The Second Front: How Ukrainians Are Fighting Cancer During The War

September 14, 2022
Story of Maria from Odesa Region.
Photo credit: Courtesy of Kateryna Kharchenko, a doctor of Kyiv City Clinical Oncology Center

At the beginning of the Russia's full-scale military invasion of Ukraine, the Kyiv City Clinical Oncology Center had more than 40 bedridden patients who needed constant care and supervision.

52-year-old Maria from Odesa region was among them. On February 21, she underwent a planned laparotomy (a surgical incision into the abdominal cavity - ed.). Her daughter Anna was beside her mother all the time. The war caught their family off-guard right in the oncology center.

"As a family doctor myself I always monitored my mother's health — she underwent routine medical check-ups. During one of them the ovarian cysts were found. The tumor marker tests were normal as well as the DCE-MRI. But I still had doubts. We made a decision to go to Kyiv to consult a gynecologic oncologist Kateryna Kharchenko. There my mother went through the first surgery, the diagnostic one," Anna told.

This surgery had confirmed Anna's fears: her mother Maria was diagnosed with ovarian cancer. The next surgery, laparotomy, was appointed at once but it was rescheduled three times.

"My mother was not ready to face her diagnosis. She was extremely stressed out. The first time the surgery was cancelled because of tachycardia: doctors were unable to stop it. Ancillary cardiac tests did not detect any heart pathology — my mother just took it too hard," Anna recalls.

The second attempt to get Maria operated on also failed: on the eve of the appointed date she had a virus infection and the laparotomy was postponed again. Maria finally had her surgery on Monday, February 21, three days before the full-scale war started.

On the morning of February 24, for safety reasons, patients at the Kyiv Oncology Center were moved from the upper floors to the lower ones. "Cot-cases" were the first ones to found themselves in the bomb shelters. But just in a day all patients were evacuated there.

There are several bunkers in the Kyiv Oncology Center. During the first weeks of the war one of them was headed by the oncogynecologist Kateryna Kharchenko.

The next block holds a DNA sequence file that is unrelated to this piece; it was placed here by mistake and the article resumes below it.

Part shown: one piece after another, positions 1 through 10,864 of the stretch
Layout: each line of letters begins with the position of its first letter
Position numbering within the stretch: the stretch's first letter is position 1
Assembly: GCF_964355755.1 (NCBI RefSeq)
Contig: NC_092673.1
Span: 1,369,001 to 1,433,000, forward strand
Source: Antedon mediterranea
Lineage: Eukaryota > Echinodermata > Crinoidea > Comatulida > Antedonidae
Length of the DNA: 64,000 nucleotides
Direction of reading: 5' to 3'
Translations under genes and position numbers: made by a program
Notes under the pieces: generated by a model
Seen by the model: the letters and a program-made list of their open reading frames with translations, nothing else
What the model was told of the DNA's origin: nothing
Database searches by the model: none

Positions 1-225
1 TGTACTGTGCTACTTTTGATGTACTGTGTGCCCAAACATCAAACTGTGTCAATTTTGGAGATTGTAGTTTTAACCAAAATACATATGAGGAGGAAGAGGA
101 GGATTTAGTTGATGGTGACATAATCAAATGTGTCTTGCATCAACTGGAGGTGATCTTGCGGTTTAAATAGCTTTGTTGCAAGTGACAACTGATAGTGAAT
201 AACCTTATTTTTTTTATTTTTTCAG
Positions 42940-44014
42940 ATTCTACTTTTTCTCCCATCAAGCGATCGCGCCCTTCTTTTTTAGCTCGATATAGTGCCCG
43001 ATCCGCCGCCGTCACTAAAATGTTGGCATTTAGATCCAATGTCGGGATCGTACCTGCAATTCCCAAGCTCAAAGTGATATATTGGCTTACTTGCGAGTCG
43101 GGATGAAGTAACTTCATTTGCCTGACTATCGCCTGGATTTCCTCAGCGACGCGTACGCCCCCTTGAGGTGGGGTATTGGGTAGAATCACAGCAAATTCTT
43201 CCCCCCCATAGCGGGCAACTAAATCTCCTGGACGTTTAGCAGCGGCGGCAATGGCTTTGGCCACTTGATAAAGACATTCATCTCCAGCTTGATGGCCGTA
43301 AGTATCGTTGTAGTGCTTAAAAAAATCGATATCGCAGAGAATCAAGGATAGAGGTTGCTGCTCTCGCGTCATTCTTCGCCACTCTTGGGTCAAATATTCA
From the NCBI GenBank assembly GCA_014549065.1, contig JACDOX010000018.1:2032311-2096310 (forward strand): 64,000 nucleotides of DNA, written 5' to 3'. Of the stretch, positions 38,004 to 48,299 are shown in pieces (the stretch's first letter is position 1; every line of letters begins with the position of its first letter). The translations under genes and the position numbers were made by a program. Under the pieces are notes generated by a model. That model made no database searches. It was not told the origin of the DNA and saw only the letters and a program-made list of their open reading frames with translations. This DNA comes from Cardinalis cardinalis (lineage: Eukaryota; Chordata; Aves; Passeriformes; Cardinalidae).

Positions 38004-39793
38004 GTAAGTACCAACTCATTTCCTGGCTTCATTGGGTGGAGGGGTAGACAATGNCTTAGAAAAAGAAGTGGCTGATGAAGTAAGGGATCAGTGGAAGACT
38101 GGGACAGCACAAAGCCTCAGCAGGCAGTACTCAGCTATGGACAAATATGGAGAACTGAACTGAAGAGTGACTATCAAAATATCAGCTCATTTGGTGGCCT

"We decided to evacuate all patients to the bomb shelters on the night of February 25, when the battle for Hostomel airport continued. We heard everything (the oncology center is located on Verkhovyna Street, in the direction of the fiercest fighting at the beginning of the war in the Kyiv region — ed.), and began the evacuation at 4 am.

Within two hours, all patients were transferred to the bunkers. In the first bunker, where I was, there were only bedridden patients, about 20 of them. We had everything we needed. If there was a need for medicines or medical supplies, our nurses brought them from the upper floors. They went there to sterilize instruments as well," the doctor recollects.

My mother and I were sent to the bomb shelter on February 24. She felt bad, she was constantly feeling nauseated. I decided to stay with her. My husband returned to Odesa to evacuate our 11-month-old baby from there," says Anna.

She recalls: at first it was very terrifying. It seemed that we had to wait only for a few hours - and it would be over. But very quickly we started to feel ourselves secure and safe.

"The support of the medical staff was impressive - they were all there with us. By evening, they brought heaters to the bomb shelter, toilets were working, there was hot and cold water, the staff was constantly cleaning, they even hung up the TV, - Anna is surprised.

All patients received the necessary care, medication, nutrition, doctors' attention. If there was a problem, it was solved immediately. Everyone worked together; there was a feeling that we were one family."